So they hurried off and found Mary and Joseph, and the baby, who was lying in the manger. When they had seen him, they spread the word concerning what had been told them about this child, and all who heard it were amazed at what the shepherds said to them.  But Mary treasured up all these things and pondered them in her heart.  The shepherds returned, glorifying and praising God for all the things they had heard and seen, which were just as they had been told.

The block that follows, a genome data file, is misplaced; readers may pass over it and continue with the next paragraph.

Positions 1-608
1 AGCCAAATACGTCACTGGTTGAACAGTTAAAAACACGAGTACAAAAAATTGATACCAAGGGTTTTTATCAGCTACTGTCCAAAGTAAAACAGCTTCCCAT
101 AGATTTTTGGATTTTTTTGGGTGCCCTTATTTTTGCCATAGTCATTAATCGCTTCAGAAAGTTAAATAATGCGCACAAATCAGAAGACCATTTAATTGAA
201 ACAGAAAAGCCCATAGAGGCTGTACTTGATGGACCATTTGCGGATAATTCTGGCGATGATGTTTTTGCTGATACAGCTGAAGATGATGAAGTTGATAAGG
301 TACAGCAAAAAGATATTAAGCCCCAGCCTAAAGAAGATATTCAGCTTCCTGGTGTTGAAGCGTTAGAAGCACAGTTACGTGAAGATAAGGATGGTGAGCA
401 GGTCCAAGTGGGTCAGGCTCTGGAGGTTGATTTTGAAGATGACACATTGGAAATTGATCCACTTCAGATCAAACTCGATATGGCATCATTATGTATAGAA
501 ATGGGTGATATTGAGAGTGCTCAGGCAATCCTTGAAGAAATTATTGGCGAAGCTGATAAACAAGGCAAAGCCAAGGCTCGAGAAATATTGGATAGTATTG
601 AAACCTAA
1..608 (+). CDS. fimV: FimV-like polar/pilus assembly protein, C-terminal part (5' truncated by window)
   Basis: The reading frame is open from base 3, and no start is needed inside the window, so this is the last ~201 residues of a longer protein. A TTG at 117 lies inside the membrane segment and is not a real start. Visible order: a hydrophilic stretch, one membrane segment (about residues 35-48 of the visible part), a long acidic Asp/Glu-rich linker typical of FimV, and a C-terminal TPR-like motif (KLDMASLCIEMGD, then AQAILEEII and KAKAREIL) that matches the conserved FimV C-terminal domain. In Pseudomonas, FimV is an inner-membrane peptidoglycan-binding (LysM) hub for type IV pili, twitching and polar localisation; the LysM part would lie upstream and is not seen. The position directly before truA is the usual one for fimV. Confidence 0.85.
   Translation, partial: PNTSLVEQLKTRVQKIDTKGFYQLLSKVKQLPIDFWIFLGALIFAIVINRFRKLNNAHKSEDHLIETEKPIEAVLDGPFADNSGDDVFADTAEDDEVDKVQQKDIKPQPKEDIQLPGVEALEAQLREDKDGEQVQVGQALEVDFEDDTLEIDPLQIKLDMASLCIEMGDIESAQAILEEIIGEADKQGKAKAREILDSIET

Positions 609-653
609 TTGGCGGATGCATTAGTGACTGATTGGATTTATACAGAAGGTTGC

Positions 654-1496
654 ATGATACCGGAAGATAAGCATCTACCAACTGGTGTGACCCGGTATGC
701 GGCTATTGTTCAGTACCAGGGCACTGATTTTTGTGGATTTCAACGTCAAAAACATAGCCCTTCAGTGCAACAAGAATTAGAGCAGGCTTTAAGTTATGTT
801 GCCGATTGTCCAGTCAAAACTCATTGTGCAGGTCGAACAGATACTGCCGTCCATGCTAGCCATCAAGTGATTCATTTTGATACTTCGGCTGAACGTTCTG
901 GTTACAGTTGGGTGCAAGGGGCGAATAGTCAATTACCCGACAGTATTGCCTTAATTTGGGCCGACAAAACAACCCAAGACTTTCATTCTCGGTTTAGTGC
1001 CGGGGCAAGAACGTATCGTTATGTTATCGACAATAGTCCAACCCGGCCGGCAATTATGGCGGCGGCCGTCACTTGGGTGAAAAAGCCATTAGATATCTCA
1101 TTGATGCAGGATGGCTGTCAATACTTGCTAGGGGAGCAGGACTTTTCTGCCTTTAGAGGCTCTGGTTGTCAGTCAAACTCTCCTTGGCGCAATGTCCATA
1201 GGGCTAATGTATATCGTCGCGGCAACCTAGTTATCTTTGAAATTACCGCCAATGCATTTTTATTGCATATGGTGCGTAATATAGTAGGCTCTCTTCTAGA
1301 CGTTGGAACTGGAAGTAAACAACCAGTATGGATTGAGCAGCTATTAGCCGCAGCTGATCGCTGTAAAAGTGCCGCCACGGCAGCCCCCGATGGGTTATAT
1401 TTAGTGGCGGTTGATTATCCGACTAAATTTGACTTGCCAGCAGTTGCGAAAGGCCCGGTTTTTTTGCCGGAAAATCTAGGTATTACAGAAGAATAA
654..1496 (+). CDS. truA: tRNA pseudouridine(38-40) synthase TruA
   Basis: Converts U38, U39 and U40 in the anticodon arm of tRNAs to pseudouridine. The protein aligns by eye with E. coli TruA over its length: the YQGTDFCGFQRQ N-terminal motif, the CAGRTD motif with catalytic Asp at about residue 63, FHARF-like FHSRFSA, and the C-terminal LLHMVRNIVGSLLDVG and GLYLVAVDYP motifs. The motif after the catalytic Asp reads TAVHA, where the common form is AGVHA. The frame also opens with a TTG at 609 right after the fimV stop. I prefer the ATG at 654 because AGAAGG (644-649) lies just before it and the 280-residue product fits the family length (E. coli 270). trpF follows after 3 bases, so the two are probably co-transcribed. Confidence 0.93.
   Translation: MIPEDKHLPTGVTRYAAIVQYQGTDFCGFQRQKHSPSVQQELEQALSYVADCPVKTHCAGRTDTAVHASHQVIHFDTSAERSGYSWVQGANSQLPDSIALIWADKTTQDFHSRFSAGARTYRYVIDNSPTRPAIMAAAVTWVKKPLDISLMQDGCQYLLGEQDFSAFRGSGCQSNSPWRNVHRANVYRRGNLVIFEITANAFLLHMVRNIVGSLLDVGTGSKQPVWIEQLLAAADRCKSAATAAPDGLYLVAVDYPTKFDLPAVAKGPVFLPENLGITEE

I know that this time of year, it has become almost impossible to be still and really contemplate what is truly important at Christmas.  We bustle around, decorating and shopping and baking and attending our children’s many Christmas recitals and plays and concerts.  We worry and fret about finding the perfect gifts for our extended families, and getting the Christmas cards out on time, and we have so many expectations of what the perfect Christmas will look like, that we completely forget to sit and be still and gaze at the baby in the Manger who came to give up His very life to bring us hope and reconciliation and forgiveness.  Many times we get through the Christmas season and are left feeling empty and disappointed, as though the entire season passed us by without our having a moment to enjoy it.